Being awarded would greatly assist the possibility to continue my research along with my clinical work!
Eszter Szalai, MD, PhD, holds the position of the Assistant Professor at the University of Pécs, Department of Ophthalmology. She has published over 60 scientific papers in major peer-reviewed journals. Her research field is pathophysiology and diagnosis of corneal and ocular surface disorders with a focus on modern imaging techniques of the anterior segment of the eye. She has conducted basic and clinical research in the field of ophthalmology. She has studied newly developed diagnostic modalities in various eye diseases, such as optical coherence tomography, Scheimpflug imaging, ultrasound, in vivo confocal microscopy and recent biometry devices. More recently, she has performed investigations in ocular oncology with special interest in diagnosing and treating of ocular surface tumours.
She was made a nominee for a study, the first of its kind, which compares the performance of eight intraocular lens calculation formulas (vergence, artificial intelligence and combined formulas) when using a recently developed high-resolution multimodal imaging device (swept source optical coherence tomography). Being a young academician, the nomination is a significant recognition of both her clinical work and research.
Cataract surgery is the most frequently performed surgical procedure worldwide with an over 95% success rate. The success of the procedure and patient satisfaction depends on the preoperative planning of the implanted intraocular lens. Our results indicate that the tested multimodal swept source optical coherence tomography provides accurate ocular biometry measurements before cataract surgery and its built-in software enables precise calculation of intraocular lens refractive power. We also concluded that the Haigis formula provided accurate intraocular lens calculations. Artificial intelligence-based formulas showed an overall better performance than traditional vergence formulas. Accurate preoperative calculation of the intraocular lens is one of the most important determinants of surgical outcome and patient satisfaction. Knowing the best diagnostic device and the most reliable intraocular lens calculation algorithm is of great importance in order to minimize the refractive surprises after cataract surgery.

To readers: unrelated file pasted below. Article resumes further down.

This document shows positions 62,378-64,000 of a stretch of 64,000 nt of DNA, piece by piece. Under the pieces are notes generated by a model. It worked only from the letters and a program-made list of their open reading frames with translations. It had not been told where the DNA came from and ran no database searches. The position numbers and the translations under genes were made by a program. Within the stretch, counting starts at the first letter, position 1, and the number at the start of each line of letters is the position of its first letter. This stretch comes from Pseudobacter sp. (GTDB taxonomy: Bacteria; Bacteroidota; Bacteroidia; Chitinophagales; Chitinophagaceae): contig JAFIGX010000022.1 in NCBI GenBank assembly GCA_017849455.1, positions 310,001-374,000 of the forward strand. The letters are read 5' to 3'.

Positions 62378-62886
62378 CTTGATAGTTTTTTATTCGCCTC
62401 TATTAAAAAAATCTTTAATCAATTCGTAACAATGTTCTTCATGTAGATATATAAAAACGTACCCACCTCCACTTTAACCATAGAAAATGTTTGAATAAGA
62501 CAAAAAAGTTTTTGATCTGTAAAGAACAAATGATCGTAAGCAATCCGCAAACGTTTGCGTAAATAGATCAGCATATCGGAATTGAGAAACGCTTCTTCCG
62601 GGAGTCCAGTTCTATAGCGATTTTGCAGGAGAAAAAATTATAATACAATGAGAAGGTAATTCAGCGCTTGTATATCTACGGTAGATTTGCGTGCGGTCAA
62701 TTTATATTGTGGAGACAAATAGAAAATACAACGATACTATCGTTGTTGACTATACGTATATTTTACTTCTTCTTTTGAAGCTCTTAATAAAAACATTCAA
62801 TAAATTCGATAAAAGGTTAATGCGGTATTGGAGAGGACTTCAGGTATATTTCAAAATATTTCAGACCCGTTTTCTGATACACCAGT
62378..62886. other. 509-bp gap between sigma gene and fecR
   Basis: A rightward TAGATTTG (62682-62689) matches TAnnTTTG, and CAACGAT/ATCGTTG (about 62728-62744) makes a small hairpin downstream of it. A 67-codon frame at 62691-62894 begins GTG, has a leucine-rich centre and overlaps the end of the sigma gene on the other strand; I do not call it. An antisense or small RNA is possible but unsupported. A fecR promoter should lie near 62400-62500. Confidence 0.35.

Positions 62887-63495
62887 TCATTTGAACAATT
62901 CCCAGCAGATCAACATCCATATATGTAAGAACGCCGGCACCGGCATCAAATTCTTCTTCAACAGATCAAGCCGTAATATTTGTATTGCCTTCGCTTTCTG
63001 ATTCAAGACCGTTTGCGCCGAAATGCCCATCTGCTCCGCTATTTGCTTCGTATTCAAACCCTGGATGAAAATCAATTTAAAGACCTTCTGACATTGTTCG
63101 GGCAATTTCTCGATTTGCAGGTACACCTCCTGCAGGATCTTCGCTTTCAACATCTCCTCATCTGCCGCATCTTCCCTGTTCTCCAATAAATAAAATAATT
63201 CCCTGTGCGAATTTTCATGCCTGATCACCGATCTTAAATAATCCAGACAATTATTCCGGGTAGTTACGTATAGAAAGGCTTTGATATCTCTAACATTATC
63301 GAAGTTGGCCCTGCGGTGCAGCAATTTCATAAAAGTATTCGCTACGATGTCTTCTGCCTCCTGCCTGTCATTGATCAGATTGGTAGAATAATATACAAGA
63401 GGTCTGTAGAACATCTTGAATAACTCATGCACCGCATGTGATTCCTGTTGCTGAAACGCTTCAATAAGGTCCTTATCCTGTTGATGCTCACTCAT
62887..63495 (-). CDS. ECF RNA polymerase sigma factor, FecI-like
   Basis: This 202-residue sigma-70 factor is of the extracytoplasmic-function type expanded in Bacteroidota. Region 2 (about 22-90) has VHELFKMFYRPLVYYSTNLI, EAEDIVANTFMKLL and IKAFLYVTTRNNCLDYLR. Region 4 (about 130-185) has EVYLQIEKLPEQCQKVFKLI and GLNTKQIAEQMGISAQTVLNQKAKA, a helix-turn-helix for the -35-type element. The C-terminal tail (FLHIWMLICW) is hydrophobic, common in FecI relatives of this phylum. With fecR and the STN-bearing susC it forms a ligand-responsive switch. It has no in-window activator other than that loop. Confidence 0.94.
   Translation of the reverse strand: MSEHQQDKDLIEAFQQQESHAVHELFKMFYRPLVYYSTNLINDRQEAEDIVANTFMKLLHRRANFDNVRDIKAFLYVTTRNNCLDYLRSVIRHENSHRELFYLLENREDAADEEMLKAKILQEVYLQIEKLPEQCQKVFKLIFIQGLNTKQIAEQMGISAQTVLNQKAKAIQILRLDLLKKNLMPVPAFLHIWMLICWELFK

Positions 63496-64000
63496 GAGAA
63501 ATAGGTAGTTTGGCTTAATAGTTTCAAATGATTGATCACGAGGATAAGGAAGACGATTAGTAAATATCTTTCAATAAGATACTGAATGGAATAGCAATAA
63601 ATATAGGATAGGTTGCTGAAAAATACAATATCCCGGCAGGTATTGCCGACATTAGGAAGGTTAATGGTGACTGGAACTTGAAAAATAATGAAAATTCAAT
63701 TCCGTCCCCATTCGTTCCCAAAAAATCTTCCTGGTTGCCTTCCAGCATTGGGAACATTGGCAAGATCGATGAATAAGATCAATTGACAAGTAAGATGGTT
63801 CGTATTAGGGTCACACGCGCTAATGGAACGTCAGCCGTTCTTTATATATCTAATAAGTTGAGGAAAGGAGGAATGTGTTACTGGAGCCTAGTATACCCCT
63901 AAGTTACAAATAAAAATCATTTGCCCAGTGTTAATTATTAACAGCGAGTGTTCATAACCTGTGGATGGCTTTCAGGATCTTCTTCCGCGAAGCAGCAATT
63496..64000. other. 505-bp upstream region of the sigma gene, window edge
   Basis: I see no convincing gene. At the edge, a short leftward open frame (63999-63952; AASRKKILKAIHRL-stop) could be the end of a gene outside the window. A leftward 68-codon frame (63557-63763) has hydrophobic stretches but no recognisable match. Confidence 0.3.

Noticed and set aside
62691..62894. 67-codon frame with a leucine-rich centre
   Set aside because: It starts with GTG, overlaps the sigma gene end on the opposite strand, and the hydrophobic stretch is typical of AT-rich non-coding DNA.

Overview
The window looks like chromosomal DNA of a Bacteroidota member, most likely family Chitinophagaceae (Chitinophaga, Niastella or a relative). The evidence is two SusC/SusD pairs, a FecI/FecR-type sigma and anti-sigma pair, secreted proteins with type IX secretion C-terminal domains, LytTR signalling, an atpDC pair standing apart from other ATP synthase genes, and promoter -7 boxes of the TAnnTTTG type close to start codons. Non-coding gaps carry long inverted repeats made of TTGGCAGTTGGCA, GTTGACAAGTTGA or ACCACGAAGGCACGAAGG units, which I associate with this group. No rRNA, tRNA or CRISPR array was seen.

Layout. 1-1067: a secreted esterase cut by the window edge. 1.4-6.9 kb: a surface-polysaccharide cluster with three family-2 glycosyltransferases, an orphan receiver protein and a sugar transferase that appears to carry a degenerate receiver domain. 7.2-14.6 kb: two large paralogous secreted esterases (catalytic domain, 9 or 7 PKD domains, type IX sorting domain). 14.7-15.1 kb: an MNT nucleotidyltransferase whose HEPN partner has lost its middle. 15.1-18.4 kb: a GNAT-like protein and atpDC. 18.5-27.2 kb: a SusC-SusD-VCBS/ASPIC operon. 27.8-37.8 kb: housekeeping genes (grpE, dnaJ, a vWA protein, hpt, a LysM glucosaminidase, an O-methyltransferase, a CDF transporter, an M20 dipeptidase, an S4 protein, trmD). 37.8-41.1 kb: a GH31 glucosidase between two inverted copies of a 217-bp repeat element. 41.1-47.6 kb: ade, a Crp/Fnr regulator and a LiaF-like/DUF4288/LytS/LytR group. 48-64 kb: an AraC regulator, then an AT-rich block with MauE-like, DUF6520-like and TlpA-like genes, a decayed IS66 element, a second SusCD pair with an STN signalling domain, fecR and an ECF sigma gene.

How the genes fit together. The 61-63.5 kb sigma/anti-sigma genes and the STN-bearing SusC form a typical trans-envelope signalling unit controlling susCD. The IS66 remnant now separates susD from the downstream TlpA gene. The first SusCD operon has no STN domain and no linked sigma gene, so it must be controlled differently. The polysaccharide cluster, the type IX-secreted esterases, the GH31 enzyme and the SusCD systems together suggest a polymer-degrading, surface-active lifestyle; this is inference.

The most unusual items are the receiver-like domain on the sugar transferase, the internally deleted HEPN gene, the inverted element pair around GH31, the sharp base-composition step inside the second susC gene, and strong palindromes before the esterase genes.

Dr. Szalai enjoys research very much and it gives her long-term job satisfaction. Her interest in eye research began when she was a medical student. This led to her first accepted peer-reviewed article (Szalai E, Németh G, Berta A, Módis Jr L. Evaluation of the corneal endothelium using noncontact and contact specular microscopy. Cornea 2011;30:567-570).
However, she lives and works in Hungary where there are limited financial resources for research. Although the institution she works at is supportive of her research activity, awards both for recognition of research and financial awards would greatly assist her ability to continue research along with her clinical work.
While obtaining personal enjoyment from the clinical work (seeing and treating patients with anterior and posterior segment diseases, including neuroophthalmological and malignant disorders), she finds that from the professional point of view, research and peer-reviewed publications give her both a greater professional growth and enjoyment. She has to keep track of the continuous progress of ophthalmology. How is she coping with COVID-19 and the very limited possibilities of going to congresses? She states that she has turned to online self-education.
Beside her work, Dr. Szalai is very devoted to her family whom she used to visit a lot. She is also a keen traveller. Both activities are now at a standstill for known reasons. However, COVID-19 has had no impact on running and hiking in the hills near Mecsek, Hungary, where she lives.